In this installment:
Working out in smoky conditions
Why you should drag or push a sled (or tire, car, etc)
In the below podcast, host Dhru Purohit discusses foods that can help stave or stall cancer. These foods include blueberries (which bolster your immune system, compounds like EGCG in green tea, lycopene in tomatoes, and the polyphenols in red grapes (and red wine!) Listen for more details and studies referenced.
#218: The Mind-Blowing Science of Starving Cancer with Food with Dr. William Li
Regarding those foods- here is a list I found. Some easy ones to have on hand- whether it’s in your pantry or your patrol car. As always, if you aren’t peeling it, try to lean organic. I’ve thrown the #shiftwork friendly versions in parentheses:
Salmon (canned or smoked)
Tea (green, black, oolong, chamomile)
Black beans (canned)
With the recent smoke (thanks a lot, wildfires), I debated indulging my urge to go on a jog (since I hate jogging, I’m trying to do it more #chooseyourhard). I found a couple sources that say “orange” as it was this weekend is about the limit where experts would recommend non-sensitive individuals exercise outside.
I recall doing sprints in hazardous smoke conditions in Tahoe last year… I woke up with chest pains and felt like I got hit by a truck the next day (not the best decision). Ultimately, as we *should know, smoke aggravates and inflames your lungs, so it’s not ideal.
Details also suggested shorter, easier activity since you will be pumping less air. They recommend opting for indoor activity, with recycling/filtering air. If you’re endurance training for something serious, consider swapping days with an indoor strength session with bodyweight movement, or go find a large indoor area where you can speed walk or just crush flights and flights of stairs (public skyscraper, malls, airport).
Otherwise, consider driving outside of your area. Check your app and see if another area has more favorable air quality. I just checked towns going toward the mountains, which don’t show warnings at all.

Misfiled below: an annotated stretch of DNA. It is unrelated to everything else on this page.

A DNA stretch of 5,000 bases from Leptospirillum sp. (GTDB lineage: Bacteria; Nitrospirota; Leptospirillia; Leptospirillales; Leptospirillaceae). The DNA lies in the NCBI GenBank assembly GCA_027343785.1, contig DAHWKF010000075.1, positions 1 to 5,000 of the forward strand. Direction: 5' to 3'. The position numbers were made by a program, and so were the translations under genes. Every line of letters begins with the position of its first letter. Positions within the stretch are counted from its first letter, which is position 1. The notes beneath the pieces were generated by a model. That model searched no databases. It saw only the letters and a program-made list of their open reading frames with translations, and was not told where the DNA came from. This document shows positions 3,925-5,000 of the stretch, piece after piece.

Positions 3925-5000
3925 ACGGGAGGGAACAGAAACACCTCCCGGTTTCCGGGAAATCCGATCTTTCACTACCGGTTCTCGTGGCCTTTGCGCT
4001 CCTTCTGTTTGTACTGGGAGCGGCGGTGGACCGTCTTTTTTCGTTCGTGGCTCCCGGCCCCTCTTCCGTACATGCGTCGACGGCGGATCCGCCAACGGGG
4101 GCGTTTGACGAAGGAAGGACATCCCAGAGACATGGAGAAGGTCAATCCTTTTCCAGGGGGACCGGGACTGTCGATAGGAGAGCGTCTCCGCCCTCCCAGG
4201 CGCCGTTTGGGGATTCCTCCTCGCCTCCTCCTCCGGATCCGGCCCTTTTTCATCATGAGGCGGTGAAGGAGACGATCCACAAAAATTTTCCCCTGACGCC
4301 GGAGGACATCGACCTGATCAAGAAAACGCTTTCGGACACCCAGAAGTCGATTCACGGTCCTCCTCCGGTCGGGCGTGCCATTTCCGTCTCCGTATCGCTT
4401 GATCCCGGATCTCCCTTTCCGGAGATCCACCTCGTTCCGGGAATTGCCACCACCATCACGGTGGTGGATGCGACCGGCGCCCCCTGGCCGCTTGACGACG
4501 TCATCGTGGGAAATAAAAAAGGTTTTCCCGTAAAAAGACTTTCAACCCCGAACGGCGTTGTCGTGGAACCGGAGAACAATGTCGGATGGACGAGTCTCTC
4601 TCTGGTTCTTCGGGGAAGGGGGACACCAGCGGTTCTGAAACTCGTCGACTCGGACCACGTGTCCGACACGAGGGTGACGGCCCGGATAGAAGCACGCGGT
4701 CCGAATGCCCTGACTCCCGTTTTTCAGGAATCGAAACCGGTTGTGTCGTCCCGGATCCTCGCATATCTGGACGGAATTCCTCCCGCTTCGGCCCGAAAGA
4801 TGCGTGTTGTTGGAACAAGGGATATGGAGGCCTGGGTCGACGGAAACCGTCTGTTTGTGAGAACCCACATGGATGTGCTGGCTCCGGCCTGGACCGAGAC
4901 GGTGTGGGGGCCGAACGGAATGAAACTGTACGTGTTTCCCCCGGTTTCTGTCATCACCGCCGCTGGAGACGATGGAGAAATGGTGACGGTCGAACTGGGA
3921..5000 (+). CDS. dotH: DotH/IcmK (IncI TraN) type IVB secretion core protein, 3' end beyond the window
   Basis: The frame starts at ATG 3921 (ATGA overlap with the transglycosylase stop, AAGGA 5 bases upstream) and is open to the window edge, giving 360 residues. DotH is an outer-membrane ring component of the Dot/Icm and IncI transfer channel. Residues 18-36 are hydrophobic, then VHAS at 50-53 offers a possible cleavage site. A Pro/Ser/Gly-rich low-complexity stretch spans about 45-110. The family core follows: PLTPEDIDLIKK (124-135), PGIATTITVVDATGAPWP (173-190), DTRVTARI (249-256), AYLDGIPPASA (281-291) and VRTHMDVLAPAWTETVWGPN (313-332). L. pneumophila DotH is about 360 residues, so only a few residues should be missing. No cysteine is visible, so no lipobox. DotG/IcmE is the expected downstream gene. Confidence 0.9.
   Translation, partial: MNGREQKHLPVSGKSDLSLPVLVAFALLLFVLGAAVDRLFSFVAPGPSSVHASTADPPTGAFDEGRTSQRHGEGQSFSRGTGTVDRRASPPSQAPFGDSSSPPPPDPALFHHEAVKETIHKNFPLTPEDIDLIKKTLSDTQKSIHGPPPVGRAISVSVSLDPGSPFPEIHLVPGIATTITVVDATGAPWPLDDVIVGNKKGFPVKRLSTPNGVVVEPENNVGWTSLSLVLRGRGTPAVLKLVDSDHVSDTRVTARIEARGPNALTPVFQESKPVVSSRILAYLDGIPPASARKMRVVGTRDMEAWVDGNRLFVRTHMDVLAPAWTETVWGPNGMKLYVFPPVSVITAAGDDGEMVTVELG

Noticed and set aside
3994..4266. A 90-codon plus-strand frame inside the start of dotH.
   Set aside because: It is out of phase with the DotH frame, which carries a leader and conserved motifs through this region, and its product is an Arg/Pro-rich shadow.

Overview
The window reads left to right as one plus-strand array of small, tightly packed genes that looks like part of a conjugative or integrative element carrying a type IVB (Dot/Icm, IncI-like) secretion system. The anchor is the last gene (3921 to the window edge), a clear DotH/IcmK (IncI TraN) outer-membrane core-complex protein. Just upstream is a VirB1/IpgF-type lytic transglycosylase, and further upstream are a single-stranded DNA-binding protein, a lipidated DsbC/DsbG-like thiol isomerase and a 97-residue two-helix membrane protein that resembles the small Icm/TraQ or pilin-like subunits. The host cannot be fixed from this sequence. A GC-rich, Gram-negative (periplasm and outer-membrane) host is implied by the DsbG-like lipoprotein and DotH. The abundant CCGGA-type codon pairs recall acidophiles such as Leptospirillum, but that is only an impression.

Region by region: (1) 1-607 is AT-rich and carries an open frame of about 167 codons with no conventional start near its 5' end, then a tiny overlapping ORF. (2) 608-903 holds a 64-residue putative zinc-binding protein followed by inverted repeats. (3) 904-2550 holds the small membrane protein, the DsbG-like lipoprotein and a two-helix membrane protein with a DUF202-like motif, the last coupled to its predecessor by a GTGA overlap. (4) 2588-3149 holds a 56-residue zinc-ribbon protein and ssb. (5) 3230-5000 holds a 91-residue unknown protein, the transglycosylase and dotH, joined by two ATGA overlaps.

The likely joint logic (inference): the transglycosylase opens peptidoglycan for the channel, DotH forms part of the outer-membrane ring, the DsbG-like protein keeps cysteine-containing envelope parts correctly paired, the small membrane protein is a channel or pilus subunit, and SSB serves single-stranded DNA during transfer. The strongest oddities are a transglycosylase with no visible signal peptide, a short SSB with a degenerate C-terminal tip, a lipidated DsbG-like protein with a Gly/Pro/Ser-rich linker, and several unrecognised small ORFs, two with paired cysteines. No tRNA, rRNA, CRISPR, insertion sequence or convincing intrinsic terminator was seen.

Sled training is literally dragging dead weight. You can keep it lighter and go a distance or load it up and do sets with shorter length. You can go forward or backward. Unlike many higher intensity training (like sprints or explosive weight lifting), it reduces impact on your knees and other joints.
The range of motion needed is not likely to be limiting. You won’t be able to pull faster than your ability, so it’s harder to hurt yourself. AND it works EVERY part of your body. You will engage every muscle exerting yourself, which means its not just safe but extremely effective and functional.
To that end, you can also push equipment with the same injury-reducing benefits. A prowler is a specific piece of equipment you can push or pull, but there are other options:
Throw a car in neutral and push it
recommend a friend to steer/brake for safety
on level parking lot)
using a flat sided metal plate
place on surface where it will slide, ie turf or stiff carpet
get down on hands and knees
place hands on the plate
drive forward on your feet, bear crawling with knees off of the ground
(with set recommendations, but there’s no magic to it)
Want to hear a Gritty Digest about something else? Let me know!
Take care, be well, and as always- Stay Gritty.
photo credits: Delaware Today, Valor Fitness, Twitter